The Potential of Attention

Can humans affect physical reality with their minds?

  • Dean Radin explains parapsychology research.
    Photo by Jessica Cohen
  • The double-slit interferometer apparatus reveals the behavior of photons.
    Photo by Jessica Cohen

Like a frightened hedgehog curling into a ball, photons in light wave form may “collapse” into particles when subject to human attention, according to psychologist Dean Radin. He is chief scientist at the Institute of Noetic Sciences (IONS) in Petaluma, California, founded by astronaut Edgar Mitchell to study consciousness.

Explaining this collapse of photons, Radin says nothing about hedgehogs, nor does he imply that light waves have feelings. He does say that experiments he conducted with his IONS colleagues suggest that we subtly affect the objects of our attention.

Radin was testing John von Neumann’s theory about the role of observation in quantum mechanics. According to the theory, before an object is observed it exists only as a multitude of possibilities. So, the chair where you now sit is there, but the properties of its microscopic components are not fixed. You can never be sure what happens when you look away. Arguments about this notion pit materialists, believers that reality is fundamentally physical, against idealists, who believe that awareness is an underpinning of reality.

“This philosophical debate has been going on for 3,000 years and getting nowhere, but experiments sway the argument in one direction or another,” says Radin, who sides with idealists. “Both views give us this reality, but these experiments inform the debate.”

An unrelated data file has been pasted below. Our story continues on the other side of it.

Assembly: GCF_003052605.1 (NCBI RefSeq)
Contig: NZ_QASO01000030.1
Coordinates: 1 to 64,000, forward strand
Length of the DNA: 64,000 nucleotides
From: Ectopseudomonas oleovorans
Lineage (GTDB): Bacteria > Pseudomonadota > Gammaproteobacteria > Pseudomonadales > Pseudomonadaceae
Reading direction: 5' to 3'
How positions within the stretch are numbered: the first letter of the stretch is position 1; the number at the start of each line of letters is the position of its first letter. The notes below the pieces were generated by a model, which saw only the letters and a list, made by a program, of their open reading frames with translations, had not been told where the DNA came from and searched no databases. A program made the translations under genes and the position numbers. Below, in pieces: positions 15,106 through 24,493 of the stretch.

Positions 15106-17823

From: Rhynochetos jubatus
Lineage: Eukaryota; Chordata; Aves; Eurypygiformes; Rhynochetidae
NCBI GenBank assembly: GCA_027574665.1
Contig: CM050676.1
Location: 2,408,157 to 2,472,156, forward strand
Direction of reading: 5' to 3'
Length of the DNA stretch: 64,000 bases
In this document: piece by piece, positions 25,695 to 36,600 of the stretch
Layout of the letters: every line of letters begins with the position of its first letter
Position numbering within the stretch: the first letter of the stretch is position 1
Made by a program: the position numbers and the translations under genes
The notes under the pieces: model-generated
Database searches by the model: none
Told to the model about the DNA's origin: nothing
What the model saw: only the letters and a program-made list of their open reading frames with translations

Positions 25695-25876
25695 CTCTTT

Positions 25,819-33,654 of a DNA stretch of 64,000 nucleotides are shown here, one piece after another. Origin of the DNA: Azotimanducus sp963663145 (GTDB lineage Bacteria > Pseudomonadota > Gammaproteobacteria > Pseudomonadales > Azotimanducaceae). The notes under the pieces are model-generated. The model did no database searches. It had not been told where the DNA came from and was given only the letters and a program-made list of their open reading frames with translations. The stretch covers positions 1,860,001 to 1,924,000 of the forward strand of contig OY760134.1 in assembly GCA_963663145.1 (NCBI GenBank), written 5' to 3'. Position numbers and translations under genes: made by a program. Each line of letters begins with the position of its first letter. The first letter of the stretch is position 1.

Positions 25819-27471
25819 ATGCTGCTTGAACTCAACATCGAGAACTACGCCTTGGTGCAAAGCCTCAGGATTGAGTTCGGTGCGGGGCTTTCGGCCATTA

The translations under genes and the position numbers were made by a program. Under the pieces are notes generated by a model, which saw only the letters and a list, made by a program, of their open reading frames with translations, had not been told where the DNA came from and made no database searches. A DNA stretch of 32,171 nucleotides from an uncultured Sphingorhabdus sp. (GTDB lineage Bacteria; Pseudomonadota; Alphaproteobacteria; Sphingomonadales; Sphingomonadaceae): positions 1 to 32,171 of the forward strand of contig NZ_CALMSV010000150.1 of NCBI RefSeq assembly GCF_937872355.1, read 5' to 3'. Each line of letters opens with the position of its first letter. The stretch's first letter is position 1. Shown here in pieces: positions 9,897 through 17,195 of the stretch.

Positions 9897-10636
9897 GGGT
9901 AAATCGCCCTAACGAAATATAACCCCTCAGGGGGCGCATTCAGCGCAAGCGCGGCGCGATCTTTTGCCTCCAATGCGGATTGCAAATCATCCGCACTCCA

The theory that objects are affected by observation already had support from a 1998 study published in Nature, led by Mordehai Heiblum at the Weizmann Institute of Science in Israel. He used a mechanical observer, called an electron detector, that seemed to influence whether electrons behaved as waves or particles. However, in Radin’s 17 studies, observers were human. This resulted in smaller effects, he said, but with grand implications about consciousness.

To conduct the experiment, Radin built an 8 ft by 8 ft by 8 ft double-walled solid steel room at IONS. “It’s a steel cube, a Faraday cage, with steel walls, ceiling and floor.”

8/30/2019 8:08:01 AM

Though I had heard of Radin's work years before, it wasn't until I was commissioned to do English language editing on a Russian theoretical physicist's book on low reproducible effects that I began to understand its significance. When you are talking about a level of significance like these experiments engender, you are pretty much in the territory of "something is happening here." In terms of practical application for most of us, it means occasionally your consciousness did effect some outcome vs. a coincidence; the only problem is that you never know which time it was! I thought it was interesting to learn that the really focused people, the serious meditators and people who seemed to be especially intuitive (genuinely psychic?), had higher "hits" on these experiments. From the title of the article, I was hoping it was going to take us to the next step and discuss developing more of this ability. I'm wondering if Radin or other colleagues have looked at this aspect. I'm happy to see Radin, Jahn and Dunne's work featured, and dismayed to be reminded once again of how scientists can interfere with science when it doesn't meet the "going truth." How much more we might know otherwise.

8/14/2018 12:21:56 PM

My indigenous friends smile and shake their heads at all this scientific rigamarole, about our needing "scientific proof" of something they know from experience. They know that life is a balance of the seen and the unseen and have long tradition from their ancestors about how to live in this balance, and how to teach it to young people.

2/3/2018 2:13:40 PM

Thank you for spotlighting the work of Dr. Dean Radin. Fourteen years after his appearance in 'What The Bleep', Dr. Radin has shown that one of the key concepts in 'What The Bleep', the two-slit phenomena, can meet the rigorous standards of scientific proof.

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